Garden of the Nezu Museum, Tokyo
May 29, 2010
The garden of the Nezu Museum was not in my original plans for posting on the blog. I had intended to show the Moss Garden at Saiho-ji Temple in Kyoto and the gardens of the Imperial Palace in Tokyo. While the moss garden was lovely and a great experience, all the photos tended to look the same and didn’t convey the beauty and spirit of the place. Our tour of the Imperial Palace gardens was instructive, although very limited and regimented, and the photos were not really very interesting. However, when Linda and I visited the small Nezu Museum on April 25, 2010, we were entranced by its garden. So I walked around it again taking photos.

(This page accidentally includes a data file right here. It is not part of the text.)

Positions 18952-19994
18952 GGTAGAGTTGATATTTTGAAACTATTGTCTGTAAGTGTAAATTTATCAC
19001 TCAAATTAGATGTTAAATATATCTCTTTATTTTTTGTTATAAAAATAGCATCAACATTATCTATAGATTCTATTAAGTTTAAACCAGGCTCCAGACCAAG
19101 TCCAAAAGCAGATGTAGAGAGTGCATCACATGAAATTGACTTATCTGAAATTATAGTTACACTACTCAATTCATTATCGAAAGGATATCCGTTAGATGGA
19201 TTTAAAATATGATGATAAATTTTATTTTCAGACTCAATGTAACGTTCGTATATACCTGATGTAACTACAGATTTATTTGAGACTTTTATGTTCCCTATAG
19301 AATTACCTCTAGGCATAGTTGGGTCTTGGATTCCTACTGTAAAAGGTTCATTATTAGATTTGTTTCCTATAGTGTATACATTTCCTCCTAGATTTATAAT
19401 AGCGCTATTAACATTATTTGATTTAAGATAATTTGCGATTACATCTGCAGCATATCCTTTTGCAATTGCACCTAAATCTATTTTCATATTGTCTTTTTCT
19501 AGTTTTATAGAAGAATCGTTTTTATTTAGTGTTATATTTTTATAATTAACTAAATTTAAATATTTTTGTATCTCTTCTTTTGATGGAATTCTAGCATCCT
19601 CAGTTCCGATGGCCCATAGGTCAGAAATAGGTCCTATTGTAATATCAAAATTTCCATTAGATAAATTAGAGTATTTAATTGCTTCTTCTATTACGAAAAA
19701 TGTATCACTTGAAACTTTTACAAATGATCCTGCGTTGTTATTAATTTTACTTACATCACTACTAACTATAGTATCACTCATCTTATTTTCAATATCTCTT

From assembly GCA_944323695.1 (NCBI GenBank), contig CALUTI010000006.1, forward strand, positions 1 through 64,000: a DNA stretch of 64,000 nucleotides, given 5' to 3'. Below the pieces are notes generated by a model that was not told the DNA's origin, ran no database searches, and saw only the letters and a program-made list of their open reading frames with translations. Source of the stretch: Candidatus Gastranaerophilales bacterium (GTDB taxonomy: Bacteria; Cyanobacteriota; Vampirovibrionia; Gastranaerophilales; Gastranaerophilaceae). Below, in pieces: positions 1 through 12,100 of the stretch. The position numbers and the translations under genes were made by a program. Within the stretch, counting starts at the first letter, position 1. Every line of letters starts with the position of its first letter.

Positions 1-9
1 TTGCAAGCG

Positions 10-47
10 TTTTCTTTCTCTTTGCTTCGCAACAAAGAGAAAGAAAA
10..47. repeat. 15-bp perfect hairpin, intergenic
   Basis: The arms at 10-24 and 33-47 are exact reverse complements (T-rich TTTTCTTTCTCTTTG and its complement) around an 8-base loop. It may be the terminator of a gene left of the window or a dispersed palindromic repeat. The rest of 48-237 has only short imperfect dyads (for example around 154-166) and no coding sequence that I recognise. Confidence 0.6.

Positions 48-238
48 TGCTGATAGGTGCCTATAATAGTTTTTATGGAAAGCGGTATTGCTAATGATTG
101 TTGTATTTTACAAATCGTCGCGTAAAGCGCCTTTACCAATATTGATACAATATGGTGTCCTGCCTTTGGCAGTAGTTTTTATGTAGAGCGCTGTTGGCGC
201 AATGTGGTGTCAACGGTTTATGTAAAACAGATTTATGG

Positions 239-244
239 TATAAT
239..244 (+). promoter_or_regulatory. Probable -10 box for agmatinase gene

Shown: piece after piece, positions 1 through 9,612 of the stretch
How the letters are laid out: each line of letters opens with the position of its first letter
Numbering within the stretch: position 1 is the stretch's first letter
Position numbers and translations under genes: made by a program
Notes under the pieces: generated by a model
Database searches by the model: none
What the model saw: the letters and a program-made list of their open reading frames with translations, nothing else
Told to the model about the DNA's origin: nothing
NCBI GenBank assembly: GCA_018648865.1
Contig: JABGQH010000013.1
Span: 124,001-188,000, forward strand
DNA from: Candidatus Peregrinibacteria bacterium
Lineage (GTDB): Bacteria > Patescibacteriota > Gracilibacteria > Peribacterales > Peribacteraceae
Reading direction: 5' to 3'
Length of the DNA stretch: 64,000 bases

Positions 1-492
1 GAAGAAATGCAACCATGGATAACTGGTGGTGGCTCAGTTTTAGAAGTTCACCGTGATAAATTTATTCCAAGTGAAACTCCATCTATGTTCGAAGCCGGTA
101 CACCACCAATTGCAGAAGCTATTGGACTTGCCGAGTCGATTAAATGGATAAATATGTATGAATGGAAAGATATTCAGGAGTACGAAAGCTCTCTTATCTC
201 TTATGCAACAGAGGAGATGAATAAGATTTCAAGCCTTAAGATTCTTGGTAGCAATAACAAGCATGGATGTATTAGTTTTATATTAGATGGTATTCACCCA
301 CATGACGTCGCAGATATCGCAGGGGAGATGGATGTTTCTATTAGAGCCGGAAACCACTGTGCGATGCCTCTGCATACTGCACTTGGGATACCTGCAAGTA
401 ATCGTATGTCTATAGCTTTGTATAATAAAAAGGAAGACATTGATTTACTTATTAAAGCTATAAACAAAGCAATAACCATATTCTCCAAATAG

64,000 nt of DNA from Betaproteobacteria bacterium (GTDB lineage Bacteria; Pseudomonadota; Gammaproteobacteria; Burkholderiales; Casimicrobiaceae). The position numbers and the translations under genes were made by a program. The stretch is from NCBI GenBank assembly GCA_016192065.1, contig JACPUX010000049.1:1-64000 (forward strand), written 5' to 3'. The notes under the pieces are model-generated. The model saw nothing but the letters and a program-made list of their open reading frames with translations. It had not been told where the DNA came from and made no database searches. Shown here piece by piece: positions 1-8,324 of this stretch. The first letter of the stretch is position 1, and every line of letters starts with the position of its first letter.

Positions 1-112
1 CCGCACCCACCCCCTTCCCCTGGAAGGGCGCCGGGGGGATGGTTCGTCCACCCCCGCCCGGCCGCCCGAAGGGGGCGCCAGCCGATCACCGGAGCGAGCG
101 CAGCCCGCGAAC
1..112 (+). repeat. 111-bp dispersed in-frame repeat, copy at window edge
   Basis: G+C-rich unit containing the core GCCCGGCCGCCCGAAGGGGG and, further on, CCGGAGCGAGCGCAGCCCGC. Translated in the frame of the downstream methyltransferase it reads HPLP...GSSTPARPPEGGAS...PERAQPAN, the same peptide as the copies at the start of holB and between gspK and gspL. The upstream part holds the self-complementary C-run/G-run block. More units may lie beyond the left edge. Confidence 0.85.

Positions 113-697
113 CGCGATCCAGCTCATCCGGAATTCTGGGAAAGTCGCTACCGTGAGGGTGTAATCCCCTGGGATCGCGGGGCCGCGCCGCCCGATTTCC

The museum is in the fashionable Aoyama residential area. To the left of the main entrance there is a little dry garden. One turns right and goes down a long bamboo corridor which sets the appropriate quiet mood. Then one enters the modern building, recently reopened after a three-year reconstruction project.
The collection is small, but of outstanding quality.
This crab was created as a rest for the lid of the iron kettle.
The eighteenth century “Flowers of Summer” was our favorite screen.
The garden starts on the far side of the museum and goes down a hillside toward a pond.
You can see the roof of the free-standing museum café, which has a lovely view into the garden. Stone lanterns and pagodas are part of the museum’s collection. There are four old tea houses in the garden.